Overturning an earlier Employment Tribunal decision, the Employment Appeal Tribunal has recently ruled in Underwood v Wincanton plc (2015) EAT, that a contractual dispute between four employees and the employer over contract terms could amount to a public interest warranting protection under whistleblowing laws. We look at the implications in this Employment Express.
The Public Interest Disclosure Act 1998 (PIDA) came into force on 2 July 1999. It came about as a result of tragedies such as the Zeebrugge Ferry disaster where workers failed to raise concerns due to be feeling at risk of harm from their employers if they did so. PIDA is supposed to give protection against, dismissal, victimisation and other detriment if workers who report certain types of malpractice to their employers.
Staff are able to seek legal redress if they are improperly exited under PIDA, but they may only do so in certain limited circumstances. They first have to make a “qualifying disclosure”. There are six types of protected qualifying disclosures. One type of disclosure is a “failure to comply with a legal requirement”.
The employee must have a reasonable belief that the information they disclose tends to show malpractice and, (since an amendment to the legislation on 25th June 2013), they also have to prove that they reasonably believe what they are telling the employer is something which is “in the public interest”. There are other conditions to satisfy, but needless to say there has been case law around what will be “in the public interest”.
A worker doesn’t have to show that what they are complaining about is, in fact true. They do not have to be a super sleuth. But they do need to prove that they reasonably believed that the content of their complaint is “in the public interest”.
Earlier cases decided the definitions of a qualifying disclosure could be wide enough to give protection if the concern was something to do with their own personal contract of employment being breached. This led to some former employees citing whistleblowing legislation in their claim forms as a way to try to circumvent the requirement to have two years continuous service to bring an ordinary unfair dismissal claim and also a way to lift the statutory cap off the amount of compensation which they might potentially be awarded.
The Government felt that whistleblowing legislation wasn’t being used for the purpose for which it had been originally intended and brought in a new test by adding section 43B(1) into the Employment Rights Act 1996.
In addition to meeting the other requirements of the legislation, staff subsequently needed to show that the thing they were complaining about was actually “in the public interest”. Since implementation of this new test, reported cases also stated that breach by an employer of an individual’s employment contract, could not be “in the public interest”. The combined effect of this was to make it much harder for employees to meet the requirements of whistleblowing legislation, circumvent the two year continuous service rule to bring ordinary unfair dismissal claims and, at the same time, lift the statutory cap limiting compensation levels.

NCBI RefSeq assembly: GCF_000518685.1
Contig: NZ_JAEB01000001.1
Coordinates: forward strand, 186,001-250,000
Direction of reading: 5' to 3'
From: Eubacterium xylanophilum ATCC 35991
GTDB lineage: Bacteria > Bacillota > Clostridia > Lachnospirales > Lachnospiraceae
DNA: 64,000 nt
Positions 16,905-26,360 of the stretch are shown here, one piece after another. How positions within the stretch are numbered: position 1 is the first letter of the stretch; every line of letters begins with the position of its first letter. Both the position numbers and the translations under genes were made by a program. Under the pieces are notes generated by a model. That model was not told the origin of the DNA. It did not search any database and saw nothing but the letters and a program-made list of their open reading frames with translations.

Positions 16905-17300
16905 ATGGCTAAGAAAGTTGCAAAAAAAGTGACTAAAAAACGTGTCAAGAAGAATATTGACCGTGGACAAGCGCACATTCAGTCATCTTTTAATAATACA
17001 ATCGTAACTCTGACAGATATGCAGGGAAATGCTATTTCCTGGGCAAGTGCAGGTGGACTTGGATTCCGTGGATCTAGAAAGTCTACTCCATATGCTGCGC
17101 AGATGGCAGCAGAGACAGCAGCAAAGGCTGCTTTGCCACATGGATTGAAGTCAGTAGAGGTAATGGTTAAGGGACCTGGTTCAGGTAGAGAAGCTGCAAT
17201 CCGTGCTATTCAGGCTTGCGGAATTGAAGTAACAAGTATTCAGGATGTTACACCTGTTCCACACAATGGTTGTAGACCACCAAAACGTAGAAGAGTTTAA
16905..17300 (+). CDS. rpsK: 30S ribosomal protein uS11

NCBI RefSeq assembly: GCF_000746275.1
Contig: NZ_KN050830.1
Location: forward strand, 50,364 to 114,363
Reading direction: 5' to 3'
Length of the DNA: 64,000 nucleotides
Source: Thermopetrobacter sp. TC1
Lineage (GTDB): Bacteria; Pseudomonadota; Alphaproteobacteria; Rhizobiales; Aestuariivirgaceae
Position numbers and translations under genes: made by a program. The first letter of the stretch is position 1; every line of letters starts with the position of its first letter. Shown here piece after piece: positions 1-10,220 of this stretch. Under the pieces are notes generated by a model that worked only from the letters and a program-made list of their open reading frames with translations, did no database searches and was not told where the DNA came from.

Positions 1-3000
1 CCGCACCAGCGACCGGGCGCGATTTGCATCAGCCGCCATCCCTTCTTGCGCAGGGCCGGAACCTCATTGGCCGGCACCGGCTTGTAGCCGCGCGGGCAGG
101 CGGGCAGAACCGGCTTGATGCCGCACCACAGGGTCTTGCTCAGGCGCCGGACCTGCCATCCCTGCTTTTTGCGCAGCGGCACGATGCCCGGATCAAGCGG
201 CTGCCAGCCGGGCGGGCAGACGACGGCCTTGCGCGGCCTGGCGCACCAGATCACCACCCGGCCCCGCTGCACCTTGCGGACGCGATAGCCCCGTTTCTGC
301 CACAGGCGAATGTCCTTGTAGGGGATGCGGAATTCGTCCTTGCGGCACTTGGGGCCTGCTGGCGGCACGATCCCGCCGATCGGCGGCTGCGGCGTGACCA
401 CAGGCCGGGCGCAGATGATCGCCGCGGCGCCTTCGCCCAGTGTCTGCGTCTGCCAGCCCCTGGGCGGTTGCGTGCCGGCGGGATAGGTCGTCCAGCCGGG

In November 2014, four HGV drivers were in dispute with their employer, Wincanton plc about the way in which overtime was distributed amongst the drivers under their contracts of employment. One of the drivers, Mr Underwood, was dismissed. He claimed that his complaint to Wincanton was a protected disclosure, that he had been dismissed because of it and that his dismissal was automatically unfair as a result.
Mr Underwood’s complaint referenced his belief that the reason why overtime was being operated so as to grant him and his three colleagues less overtime than others, was because they had raised some concerns over, amongst other things, vehicle safety. The employment tribunal judge said that Mr Underwood’s claim didn’t satisfy the public interest test because a dispute about operation of the employment contract between the employer and an individual employee couldn’t be said to be in the public interest. Mr Underwood’s claim was struck out. He appealed.
The decision to strike out was made before a decision in another reported case called Chesterton Global Ltd v Nurmohamed (2014) EAT in which 100 managers complaints about their employment contracts had been decided. In that case, 100 managers was considered to be a section of the public of sufficient size to bring their complaint within the new public interest test.
In Mr Underwood’s case the EAT said that “public”, as defined in the new section 43B(1), could be a subsection of the public. It didn’t have to mean the “public” at large although it could do and, overturning previous case law, that as such it also wasn’t correct that contractual arguments between an individual employer and employee could never be “in the public interest”.
HR Professionals need to be alive to the fact that contractual disputes between an employer and individual staff can still potentially be complaints which satisfy the new “public interest” test. Because whistleblowing protection is a “day one” employment right, it has, as a result of the Underwood case, become easier again for employees to bring claims for automatically unfair dismissal on this basis and in turn circumvent the two year requirement for bringing clams for ordinary unfair dismissal and lift the statutory cap. Employers must take special care again that they are not dismissing in breach of a day one right where they think that the only bone of contention between them and a staff member is something relating to the operation of their employment contract.
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Please note this information is provided by way of example and may not be complete and is certainly not intended to constitute legal advice. You should take bespoke advice for your circumstances.